Some of my articles from my time as communications co-ordinator for the Trust for African Rock Art in Nairobi (Click on title to read full article)
“Despite their small size, stamps have a more concentrated ideological density per square centimetre than any other cultural form” David Scott states in a book on European stamp design. And stamps have been a cultural form of choice for African countries from Algeria to Namibia, who have chosen this way to showcase and popularise their rock art heritage. In some cases where a country’s idea of itself has had rock art at its root, such as in South Africa, rock art images have not only appeared on postal stamps but also on currency and state insignia, all of which are public imagery.
“Speaking of headgear, my favourite is from this Algerian painting. Two figures, possibly women, sit facing each other, both of them wearing outsized hats on their heads. I like to imagine what might be happening in this scene: a tea party perhaps? Maybe one of the ladies dropped in at her friend’s homestead for a chat. And what is one of the ladies pointing out to the other?”
I invited Michelle Dye of the African Conservation Trust to write a post about the different technologies they are using to document, share and preserve rock art in South Africa. The image is courtesy of the ACC.
“But trees, even though rare, are most certainly present in prehistoric art. In going through our African rock art archive, I came across leaves, branches, whole trees, palm fronds and even, wait for it, an animal “nuzzling a leafy thing”. So here’s 19 images that show that botanical imagery was not uninteresting or out of mind for ancient artists.”
“One explanation for footprints such as these is that they depict places where healers or other spiritual leaders (shamans) walked in and out of the earth. Such prints are frequently found next to or inside tunnels and fissures as if to indicate a path or entrance into the spirit world. In this way the rock face was not merely a canvas but a kind of veil leading to a spiritual world.”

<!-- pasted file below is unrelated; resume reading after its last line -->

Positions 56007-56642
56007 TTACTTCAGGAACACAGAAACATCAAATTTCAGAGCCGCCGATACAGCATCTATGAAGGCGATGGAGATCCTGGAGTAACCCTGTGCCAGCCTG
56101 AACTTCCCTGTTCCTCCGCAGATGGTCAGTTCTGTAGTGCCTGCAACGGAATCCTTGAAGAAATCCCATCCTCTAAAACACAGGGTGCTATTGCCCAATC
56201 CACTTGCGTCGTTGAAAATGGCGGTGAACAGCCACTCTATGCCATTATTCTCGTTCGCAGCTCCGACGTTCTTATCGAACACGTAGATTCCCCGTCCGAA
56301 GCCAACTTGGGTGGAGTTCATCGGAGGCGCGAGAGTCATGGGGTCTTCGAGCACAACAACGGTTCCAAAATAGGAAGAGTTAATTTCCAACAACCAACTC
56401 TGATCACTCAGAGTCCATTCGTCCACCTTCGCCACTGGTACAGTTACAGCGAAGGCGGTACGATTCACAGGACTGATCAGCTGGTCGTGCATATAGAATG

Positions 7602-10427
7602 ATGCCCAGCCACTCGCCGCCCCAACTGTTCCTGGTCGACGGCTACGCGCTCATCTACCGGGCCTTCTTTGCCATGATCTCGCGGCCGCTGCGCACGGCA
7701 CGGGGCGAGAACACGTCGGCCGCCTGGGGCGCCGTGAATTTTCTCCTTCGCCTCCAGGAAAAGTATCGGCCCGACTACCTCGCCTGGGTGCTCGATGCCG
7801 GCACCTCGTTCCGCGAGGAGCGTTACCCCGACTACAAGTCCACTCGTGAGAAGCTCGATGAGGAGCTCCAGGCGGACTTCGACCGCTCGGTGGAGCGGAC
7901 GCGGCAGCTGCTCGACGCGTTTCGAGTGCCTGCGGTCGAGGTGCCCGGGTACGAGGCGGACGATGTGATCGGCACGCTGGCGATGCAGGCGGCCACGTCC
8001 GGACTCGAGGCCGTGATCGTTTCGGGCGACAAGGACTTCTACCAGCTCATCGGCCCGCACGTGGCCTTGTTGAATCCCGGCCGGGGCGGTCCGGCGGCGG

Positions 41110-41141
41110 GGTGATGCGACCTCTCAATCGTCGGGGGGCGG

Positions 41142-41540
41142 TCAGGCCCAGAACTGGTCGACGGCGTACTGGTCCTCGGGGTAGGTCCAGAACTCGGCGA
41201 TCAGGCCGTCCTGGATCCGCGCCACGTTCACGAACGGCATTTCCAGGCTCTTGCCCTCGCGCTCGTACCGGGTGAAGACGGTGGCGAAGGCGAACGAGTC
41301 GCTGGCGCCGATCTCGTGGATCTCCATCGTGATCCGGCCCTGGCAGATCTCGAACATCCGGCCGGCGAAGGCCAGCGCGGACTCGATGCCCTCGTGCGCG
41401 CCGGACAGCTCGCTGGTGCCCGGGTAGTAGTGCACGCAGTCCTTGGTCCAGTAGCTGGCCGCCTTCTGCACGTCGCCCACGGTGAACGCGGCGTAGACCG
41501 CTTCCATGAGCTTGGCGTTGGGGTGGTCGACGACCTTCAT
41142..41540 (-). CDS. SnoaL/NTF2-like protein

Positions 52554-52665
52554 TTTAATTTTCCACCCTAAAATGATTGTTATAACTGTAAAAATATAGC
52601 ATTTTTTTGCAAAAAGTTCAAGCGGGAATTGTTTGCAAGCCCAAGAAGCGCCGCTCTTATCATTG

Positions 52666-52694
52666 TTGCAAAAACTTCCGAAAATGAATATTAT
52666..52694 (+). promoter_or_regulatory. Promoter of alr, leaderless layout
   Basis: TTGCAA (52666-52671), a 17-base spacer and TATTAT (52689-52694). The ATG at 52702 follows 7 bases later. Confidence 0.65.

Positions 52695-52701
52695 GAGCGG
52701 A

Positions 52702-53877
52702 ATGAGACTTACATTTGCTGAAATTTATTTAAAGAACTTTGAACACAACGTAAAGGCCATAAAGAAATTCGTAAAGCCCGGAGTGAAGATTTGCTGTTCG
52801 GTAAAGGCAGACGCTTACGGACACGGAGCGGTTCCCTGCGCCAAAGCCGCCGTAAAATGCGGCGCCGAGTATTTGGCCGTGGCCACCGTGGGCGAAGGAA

“‘Termites of the Gods’ is a careful peeling away at the depiction and significance of the so-named ‘formlings’ in southern African rock art. Wits Press calls it the narration of the author’s ‘personal journey, over many years, to discover the significance of a hitherto enigmatic theme in San rock paintings.’ Here’s 4 reasons why I enjoyed the book”
“So there are many reasons why cattle were, and still are, prized and cared for in many African societies: beauty, hardiness, religio-spiritual use, social and political value – and food. Explore the slideshow … showing some of these values as represented in prehistoric art around Africa.”
I interviewed my friend, Hamidou Moussa, who was interning at the Trust for African Rock Art on the practice of ‘cultural mediation’ using works of art and in this case, rock art.
Moussa: “In my course at the university we studied the history of culture from Ancient Greece to now. We studied architecture, painting… and it was a lot of knowledge.
When I discovered rock art, I learnt that we have to learn again. Of everything we learnt in art history, there was nothing more beautiful or more interesting than rock art. I think I will focus my research on rock art now when I go back.”
“But the discovery of H. naledi has shaken up the world in more than one way- lead researcher, Lee Berger’s methods are changing the paradigms of research as science knows them. How? It’s all open access. From the excavating, to the analysis, to the announcement, to the published research, one could even say from the sourcing of the ‘underground astronauts’ which happened through a Facebook announcement. Images and video of the find are available on the Wits website, anyone can download and print 3D casts of the bones, and by the first weekend after the announcement there were 124,000 page views and 14,000 downloads of the H. naledi research papers on eLife.”